Narrative of the Life of Frederick Douglass, an American Slaveby Frederick Douglass
Narrative of the Life of Frederick Douglass is a memoir and treatise on abolition written by famous orator and ex-slave, Frederick Douglass. It is generally held to be the most famous of a number of narratives written by former slaves during the same period. In factual detail, the text describes the events of his life and is considered to be one of the most… See more details below
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Narrative of the Life of Frederick Douglass is a memoir and treatise on abolition written by famous orator and ex-slave, Frederick Douglass. It is generally held to be the most famous of a number of narratives written by former slaves during the same period. In factual detail, the text describes the events of his life and is considered to be one of the most influential pieces of literature to fuel the abolitionist movement of the early 19th century in the United States.
Narrative of the Life of Frederick Douglass encompasses eleven chapters that recount Douglass' life as a slave and his ambition to become a free man.
The story begins by telling the reader that Douglass does not know the date of his birth and that he is relatively saddened by this. He continues by explaining that his mother died when he was 7 years old. This does not affect Douglass outwardly because he was intentionally separated from his mother when he was very young, a practice which was common in slavery. His father was believed to be a white man, and most people actually had the notion that Douglass was the son of his owner. At a very early age, Douglass witnesses his first brutal act of slavery when he sees Aunt Hester being whipped. The text continues and details the structure of farms, what role slaves play, and how they operate when interacting with their masters. A very important section of the Narrative is found at this point, where Douglass describes the singing of the slaves. After this, Douglass details the cruel interaction that occurs between slaves and slave holders, as well as how slaves are supposed to behave in the presence of their masters, and that even when Douglass says that fear is what kept many slaves where they were, when they tell the truth they are punished by their owners. Douglass continues by describing several events in which there has been extreme brutality against his fellow slaves.
The story continues from here through his years.
Narrative of the Life of Frederick Douglass was published in 1845, and within four months of this publication, five thousand copies were sold. By 1860, almost 30,000 copies were sold. After publication, he sailed to England and Ireland for two years in fear of being recaptured by his owner in the United States. While in Britain and Ireland, he gained supporters who paid $710.96 to purchase his emancipation from his legal owner. One of the more significant reasons Douglass published his Narrative was to offset the demeaning manner in which white people viewed him. When he spoke in public, his white abolitionists established limits to what he could say on the platform. More specifically, they did not want him to analyze the current slavery issues or to shape the future for black people. However, once Narrative of the Life of Frederick Douglass was published, he was given the liberty to begin more ambitious work on the issue rather than giving the same speeches repetitively. Because of the work in his Narrative, Douglass gained significant credibility from those who previously did not believe the story of his past. While in Ireland the Dublin edition of the book was published by the abolitionist printer Richard D. Webb to great acclaim and Douglass would write extensively in later editions very positively about his experience in Ireland. His newfound liberty on the platform eventually led him to start a black newspaper against the advice of his "fellow" abolitionists. The publication of Narrative of the Life of Frederick Douglass opened several doors, not only for Douglass' ambitious work, but also for the anti-slavery movement of that time.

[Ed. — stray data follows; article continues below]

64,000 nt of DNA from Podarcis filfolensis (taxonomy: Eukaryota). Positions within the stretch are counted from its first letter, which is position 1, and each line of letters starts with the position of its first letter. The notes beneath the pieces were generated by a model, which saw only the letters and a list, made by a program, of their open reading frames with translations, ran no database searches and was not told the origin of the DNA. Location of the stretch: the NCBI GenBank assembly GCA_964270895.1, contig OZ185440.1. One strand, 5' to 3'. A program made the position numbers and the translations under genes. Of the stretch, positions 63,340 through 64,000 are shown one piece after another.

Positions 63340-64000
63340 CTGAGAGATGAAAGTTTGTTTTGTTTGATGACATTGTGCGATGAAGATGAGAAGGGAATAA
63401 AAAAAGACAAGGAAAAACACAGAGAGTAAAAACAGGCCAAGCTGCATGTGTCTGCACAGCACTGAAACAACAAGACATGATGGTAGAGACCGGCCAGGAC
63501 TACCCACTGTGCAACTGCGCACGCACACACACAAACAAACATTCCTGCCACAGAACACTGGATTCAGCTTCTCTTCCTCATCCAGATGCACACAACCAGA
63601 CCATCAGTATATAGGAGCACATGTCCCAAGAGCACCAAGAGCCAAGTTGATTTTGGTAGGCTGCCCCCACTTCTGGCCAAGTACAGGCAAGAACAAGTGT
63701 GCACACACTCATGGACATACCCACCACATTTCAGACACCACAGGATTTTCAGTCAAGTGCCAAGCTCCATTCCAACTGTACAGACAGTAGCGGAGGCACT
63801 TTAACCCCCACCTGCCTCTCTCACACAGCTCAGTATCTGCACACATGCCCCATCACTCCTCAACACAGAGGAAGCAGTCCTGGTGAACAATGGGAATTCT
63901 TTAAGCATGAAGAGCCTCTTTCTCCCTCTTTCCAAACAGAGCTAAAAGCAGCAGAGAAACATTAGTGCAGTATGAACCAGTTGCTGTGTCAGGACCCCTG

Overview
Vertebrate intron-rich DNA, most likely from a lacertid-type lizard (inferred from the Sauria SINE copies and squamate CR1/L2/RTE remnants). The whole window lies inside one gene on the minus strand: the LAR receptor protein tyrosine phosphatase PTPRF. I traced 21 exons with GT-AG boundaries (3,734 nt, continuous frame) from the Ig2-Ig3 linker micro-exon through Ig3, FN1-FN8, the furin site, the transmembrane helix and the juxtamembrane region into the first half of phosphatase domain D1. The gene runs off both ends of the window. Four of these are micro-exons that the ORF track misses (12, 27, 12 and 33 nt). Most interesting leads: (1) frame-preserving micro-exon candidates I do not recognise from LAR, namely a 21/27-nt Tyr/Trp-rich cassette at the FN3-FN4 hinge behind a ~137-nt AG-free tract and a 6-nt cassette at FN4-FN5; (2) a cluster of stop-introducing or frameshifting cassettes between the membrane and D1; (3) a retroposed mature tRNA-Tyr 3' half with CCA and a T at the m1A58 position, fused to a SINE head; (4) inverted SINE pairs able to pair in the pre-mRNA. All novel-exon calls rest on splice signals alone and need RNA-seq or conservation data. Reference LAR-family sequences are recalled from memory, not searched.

Narrative of the Life of Frederick Douglass has received many positive reviews, however, there was a group of people who opposed Douglass’ work. One of his biggest critics, A. C. C. Thompson, was a neighbor of the master of Douglass. As seen in “Letter from a Slave Holder” he call Frederick "an unlearned, and rather an ordinary negro."
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